Mike Thurston's notes:
- Eccentric training can generate up to 1.3 times more tension than concentric training. Greater tension provides increased stimulus to the muscle fibers, which in turn encourages greater biological adaptations.
- Strength coaches recommend using anywhere from 100% to 175% of maximum for optimal loading in eccentric work.
- Tempo should dictate how much weight you use - you should have a preset time of lowering (i.e., six seconds) in your mind before doing your set.
- Use heavier weight & slower tempo (6+ sec) for fewer reps & more sets in a given exercise.
- Eccentric training can be hazardous with certain exercises if the spotters are not properly trained or are not attentive.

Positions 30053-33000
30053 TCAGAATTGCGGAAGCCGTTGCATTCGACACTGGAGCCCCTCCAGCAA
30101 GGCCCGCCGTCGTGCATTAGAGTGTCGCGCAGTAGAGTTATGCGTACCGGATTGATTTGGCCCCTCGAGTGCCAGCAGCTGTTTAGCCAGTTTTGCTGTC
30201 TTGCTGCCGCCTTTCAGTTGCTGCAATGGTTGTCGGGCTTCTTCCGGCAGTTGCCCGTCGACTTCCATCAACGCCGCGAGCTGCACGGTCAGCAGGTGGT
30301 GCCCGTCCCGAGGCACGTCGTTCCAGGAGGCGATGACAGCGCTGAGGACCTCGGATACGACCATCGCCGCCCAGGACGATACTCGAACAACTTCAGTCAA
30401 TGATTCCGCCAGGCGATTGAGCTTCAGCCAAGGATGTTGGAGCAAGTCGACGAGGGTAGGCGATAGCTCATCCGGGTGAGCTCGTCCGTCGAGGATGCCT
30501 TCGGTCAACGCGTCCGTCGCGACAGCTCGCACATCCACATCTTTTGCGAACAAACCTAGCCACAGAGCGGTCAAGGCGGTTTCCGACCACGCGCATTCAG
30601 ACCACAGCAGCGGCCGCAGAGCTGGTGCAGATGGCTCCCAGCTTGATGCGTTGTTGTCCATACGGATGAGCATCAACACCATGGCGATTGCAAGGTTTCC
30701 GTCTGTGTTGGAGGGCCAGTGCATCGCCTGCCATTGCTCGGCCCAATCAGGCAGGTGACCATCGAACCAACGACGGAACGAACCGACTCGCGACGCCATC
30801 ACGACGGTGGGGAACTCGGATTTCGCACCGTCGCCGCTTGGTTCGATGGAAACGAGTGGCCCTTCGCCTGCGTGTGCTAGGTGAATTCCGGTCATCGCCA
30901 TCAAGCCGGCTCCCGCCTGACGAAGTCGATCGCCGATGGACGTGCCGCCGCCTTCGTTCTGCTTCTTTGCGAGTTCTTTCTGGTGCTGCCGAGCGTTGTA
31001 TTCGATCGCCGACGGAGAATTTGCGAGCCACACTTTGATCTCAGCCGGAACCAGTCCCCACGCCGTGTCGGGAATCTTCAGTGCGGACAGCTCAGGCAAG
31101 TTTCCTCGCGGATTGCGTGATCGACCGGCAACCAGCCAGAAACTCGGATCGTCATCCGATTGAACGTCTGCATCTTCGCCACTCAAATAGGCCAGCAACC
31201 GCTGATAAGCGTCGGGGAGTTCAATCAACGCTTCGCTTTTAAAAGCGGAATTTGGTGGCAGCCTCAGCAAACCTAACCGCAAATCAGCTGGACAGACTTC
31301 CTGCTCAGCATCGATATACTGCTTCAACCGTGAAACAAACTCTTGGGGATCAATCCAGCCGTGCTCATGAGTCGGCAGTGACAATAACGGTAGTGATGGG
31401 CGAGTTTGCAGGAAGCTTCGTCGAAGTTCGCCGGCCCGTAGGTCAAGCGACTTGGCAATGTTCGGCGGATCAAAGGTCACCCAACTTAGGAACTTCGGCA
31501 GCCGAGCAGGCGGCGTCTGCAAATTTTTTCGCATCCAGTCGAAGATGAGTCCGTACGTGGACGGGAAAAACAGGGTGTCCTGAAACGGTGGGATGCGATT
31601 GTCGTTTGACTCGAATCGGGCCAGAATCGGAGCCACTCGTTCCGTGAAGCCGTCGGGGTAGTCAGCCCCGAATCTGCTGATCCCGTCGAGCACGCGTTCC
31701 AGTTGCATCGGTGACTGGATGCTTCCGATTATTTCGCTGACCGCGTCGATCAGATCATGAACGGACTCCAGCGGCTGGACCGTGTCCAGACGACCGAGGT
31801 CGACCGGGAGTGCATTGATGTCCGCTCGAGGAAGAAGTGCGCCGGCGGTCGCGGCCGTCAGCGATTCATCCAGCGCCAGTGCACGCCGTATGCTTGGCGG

- Embarking too early on an eccentric program could damage connective tissue and place the athlete at a high risk of muscle injury.
- Excessive eccentric training could result in overtraining and injuries.
- In this workout my rep ranges were 8-10, negatives 4-6 seconds, with no more than 3 sets being performed for each exercise.